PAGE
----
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The percentage of Louisiana residents without health insurance dropped into the single digits for the first time in 2017, according to new data released by the U.S. Census Bureau on Wednesday. The state’s uninsured rate is 8.4 percent, down from 10.3 percent in 2016 and 16.6 percent in 2013, the year before the Affordable Care Act (ACA) took effect.Read more...

Most workers encounter a period in their life when they need time off from work to take care of their own health or that of a loved one, whether it be a newborn baby or a sick family member. Unfortunately, the vast majority of workers in Louisiana cannot take time off from work to provide that care while still getting paid.
After a decade of reductions, higher education in Louisiana is once again threatened with deep cuts in the 2018-2019 state budget.

As many as 196 babies in Louisiana a year could be saved from risky low birth weight births and the accompanying health risks, if state lawmakers increase the state’s Earned Income Tax Credit (EITC), according to the findings of a recent study.Read more...

The legacy of slavery, Jim Crow era policies and systemic discrimination have resulted in black Louisianans having, on average, worse economic outcomes than their white counterparts. African Americans are more likely than whites to have household earnings that fall in the bottom 40 percent – or less than $37,000 per year.Read more...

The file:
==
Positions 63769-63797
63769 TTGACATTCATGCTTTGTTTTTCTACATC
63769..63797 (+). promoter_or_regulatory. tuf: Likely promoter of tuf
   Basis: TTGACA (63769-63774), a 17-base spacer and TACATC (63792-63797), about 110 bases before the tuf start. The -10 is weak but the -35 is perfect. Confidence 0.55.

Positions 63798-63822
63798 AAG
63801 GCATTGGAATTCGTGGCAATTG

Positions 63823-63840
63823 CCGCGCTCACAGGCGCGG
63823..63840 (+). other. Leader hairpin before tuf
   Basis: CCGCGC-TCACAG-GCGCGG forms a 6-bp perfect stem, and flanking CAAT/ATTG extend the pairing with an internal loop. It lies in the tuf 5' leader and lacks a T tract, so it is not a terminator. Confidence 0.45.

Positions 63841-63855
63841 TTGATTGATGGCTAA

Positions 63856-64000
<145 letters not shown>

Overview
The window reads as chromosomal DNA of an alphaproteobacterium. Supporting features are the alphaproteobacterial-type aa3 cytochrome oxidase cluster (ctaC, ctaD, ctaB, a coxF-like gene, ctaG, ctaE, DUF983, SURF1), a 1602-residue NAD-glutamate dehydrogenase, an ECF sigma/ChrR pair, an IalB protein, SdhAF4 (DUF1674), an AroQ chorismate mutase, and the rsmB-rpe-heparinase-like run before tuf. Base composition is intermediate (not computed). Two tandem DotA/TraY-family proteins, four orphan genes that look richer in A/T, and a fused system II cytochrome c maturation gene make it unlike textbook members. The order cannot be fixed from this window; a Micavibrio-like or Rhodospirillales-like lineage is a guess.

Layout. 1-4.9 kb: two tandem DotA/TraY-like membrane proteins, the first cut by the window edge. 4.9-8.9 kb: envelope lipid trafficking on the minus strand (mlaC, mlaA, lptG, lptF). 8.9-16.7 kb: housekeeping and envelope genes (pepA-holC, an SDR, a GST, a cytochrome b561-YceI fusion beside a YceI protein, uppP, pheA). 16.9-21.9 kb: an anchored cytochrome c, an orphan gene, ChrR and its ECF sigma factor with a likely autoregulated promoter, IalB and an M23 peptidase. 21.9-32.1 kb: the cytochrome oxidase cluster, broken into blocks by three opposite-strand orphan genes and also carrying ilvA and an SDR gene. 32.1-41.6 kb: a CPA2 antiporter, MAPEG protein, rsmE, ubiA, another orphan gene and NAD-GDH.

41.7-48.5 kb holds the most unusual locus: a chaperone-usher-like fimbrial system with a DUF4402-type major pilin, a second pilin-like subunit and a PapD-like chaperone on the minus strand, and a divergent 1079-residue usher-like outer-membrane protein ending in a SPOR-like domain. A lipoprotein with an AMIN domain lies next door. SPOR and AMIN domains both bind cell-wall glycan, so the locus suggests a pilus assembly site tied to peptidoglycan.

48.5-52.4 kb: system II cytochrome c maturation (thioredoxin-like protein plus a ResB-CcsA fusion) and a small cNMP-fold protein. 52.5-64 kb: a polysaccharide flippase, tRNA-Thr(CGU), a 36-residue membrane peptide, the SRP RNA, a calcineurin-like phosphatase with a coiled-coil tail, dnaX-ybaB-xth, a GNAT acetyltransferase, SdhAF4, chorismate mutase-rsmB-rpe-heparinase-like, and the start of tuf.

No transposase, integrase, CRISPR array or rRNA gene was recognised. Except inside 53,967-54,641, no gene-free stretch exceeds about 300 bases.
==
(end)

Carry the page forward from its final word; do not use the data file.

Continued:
Expanding our state EITC is a common sense way to help Louisiana’s low-paid working families make ends meet as lawmakers pursue a partial renewal of the 2016 sales tax increase.

BATON ROUGE — Legislation backed by the national payday lending industry that would expand their operations in the state narrowly passed the Louisiana Senate by a vote of 20-17 on Tuesday. Predatory payday already lending drains more than $240 million each year from Louisiana workers by saddling vulnerable borrowers with high-interest loans that they often cannot afford.Read more...

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As the end of state fiscal year 2018 nears, Louisiana’s state agencies and administrators are trying to figure out what their budgets might look like come July 1. For now, they have to plan as if the state will go over the “fiscal cliff,” meaning the Legislature will allow almost $1.4 billion in temporary taxes to expire without enacting any replacement measures.Read more...

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